One thing that I’ve noticed over the years is that it is much easier for investors to invest new capital and build a portfolio than it is to manage it. Our portfolio models at Dividend Stocks Rock are somewhat limited in terms of the number of positions and we do not invest any new capital. This means that we are dealing with what most investors live with: we all need to apply portfolio management theories in the real world.
To make our lives easier, we created a simple process that uses all of the DSR tools to manage each of our 9 portfolio models. To inspire you to come up with your own methodology, I thought it would be a good idea to share how we review it quarterly. In most cases, trades are not about a specific stock per se, but rather about portfolio management and taking into account the global picture.
# 1 Look at your reviews
The very first thing I do for any portfolio (including my own) is to watch my DSR PRO ratings along with my dividend safety ratings. Of course, you can create your own rating system, but I strongly suggest that you rate your stocks. Even so, I’d like to highlight any stock that has a rating of 3 and below.
Let me be clear: There’s nothing wrong with having stocks with a rating of 3 (hold) or a dividend safety score of 3 (decent dividend). However, there is nothing wrong with wanting to improve these ratings, if possible!
Keep in mind I never act based on reviews alone. However, the reviews tell me where to turn my attention. I will use both ratings together to make a “10” rating. Technically, any stocks that don’t do 5 or better should be put on the sell list, and we should consider possible replacements for those stocks.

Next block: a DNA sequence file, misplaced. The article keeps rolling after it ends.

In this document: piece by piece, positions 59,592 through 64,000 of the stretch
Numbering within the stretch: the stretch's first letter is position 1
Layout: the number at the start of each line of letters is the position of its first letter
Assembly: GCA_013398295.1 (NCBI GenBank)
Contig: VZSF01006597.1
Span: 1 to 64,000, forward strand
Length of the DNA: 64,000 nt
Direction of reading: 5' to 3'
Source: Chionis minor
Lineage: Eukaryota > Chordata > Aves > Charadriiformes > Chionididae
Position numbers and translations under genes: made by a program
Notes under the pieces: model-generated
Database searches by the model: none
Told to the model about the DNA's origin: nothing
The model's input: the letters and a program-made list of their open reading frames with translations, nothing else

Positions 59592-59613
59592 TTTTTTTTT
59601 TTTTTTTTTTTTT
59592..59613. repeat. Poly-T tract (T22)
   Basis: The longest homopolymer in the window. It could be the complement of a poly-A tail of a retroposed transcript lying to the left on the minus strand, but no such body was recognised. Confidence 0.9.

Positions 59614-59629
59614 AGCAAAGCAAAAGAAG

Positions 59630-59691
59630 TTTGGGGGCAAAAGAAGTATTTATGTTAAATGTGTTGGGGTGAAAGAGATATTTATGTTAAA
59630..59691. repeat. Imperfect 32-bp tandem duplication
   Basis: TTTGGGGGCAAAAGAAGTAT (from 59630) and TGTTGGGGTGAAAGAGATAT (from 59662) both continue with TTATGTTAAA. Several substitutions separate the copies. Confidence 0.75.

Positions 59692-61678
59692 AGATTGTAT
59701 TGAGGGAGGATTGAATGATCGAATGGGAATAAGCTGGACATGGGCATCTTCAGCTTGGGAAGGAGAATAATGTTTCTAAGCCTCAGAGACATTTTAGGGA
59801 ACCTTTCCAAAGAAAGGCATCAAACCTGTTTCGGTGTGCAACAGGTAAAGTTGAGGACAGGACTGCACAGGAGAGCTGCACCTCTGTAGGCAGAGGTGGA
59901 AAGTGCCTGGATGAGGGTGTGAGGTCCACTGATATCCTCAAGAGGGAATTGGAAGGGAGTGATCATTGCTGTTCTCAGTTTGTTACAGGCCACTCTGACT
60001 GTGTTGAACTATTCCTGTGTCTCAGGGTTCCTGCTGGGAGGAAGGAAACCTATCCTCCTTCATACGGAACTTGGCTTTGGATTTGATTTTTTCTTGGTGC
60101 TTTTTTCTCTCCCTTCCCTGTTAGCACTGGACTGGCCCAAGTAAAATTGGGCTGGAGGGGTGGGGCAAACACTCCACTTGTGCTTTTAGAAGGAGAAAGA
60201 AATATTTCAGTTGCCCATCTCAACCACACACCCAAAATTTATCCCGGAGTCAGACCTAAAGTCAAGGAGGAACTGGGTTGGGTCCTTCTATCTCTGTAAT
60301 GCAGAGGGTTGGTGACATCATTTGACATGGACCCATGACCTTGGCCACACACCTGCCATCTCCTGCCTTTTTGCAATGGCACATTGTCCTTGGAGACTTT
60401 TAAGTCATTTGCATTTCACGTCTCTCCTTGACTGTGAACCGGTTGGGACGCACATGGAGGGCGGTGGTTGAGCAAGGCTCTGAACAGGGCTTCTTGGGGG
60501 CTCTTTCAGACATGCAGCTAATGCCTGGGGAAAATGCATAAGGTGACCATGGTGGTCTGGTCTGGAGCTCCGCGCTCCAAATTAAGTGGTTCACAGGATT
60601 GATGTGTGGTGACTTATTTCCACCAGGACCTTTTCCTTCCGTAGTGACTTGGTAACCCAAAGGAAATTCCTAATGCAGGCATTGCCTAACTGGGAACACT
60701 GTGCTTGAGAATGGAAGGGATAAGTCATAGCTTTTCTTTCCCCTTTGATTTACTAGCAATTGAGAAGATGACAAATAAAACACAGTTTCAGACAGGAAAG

For example, if I look at the $ 100,000 portfolio (pictured above), I quickly see that I have three “normal or weak stocks”. The first is Disney. At first glance, it doesn’t make sense to keep this rating combination with the worst dividend safety score. Here is your invitation to the investigation! If I do my stock analysis, I’ll find that Disney has suspended its dividend indefinitely in 2020 due to the pandemic. This explains the poor dividend safety factor. However, after reading the investment thesis and looking at other financial metrics on the stock side, I realize that the company has many growth opportunities and will use that extra money to create more content for its streaming platform. Do I really want a 1% return on my investment or do I want Disney to build the second best streaming platform in the world?
The second company with a bad rating is Hasbro. While Hasbro shows the same combined score as Disney (4 + 1 = 5, 3 + 2 = 5), HAS doesn’t show great ratings. If we go through our analysis, I notice that the company has potential growth vectors (which explains the rating of 3) but has a bad dividend triangle:
At this point, it looks like Hasbro should be on my sales list.
Finally, when I look at the third company, Brookfield Infrastructure, which has a PRO rating of 3 and a dividend safety score of 3, it doesn’t look too bad after all. First, the company has a combined score of 6. This isn’t great, but neither is it terrible if a perfect score of 10 is nearly impossible in our model. After checking the share card, the safety factor for the GDP dividend is close to 4, with the last dividend increase being + 5%. Hence, there is no emergency that requires action related to this security. In fact, it fits nicely into the $ 100,000 portfolio with a return of close to 4%, good growth prospects, and a dividend safety score that is expected to hit 4 in the years to come.
# 2 Take a look at the sector mapping
After identifying companies to leave the portfolio (in this case, Hasbro), now is the time to review their sector allocation. I need to know if I am going to replace the stock with a company in the same sector or if I should use this trade to even out the sector allocation. If I continue with the $ 100,000 portfolio, I can look at the sector allocation chart: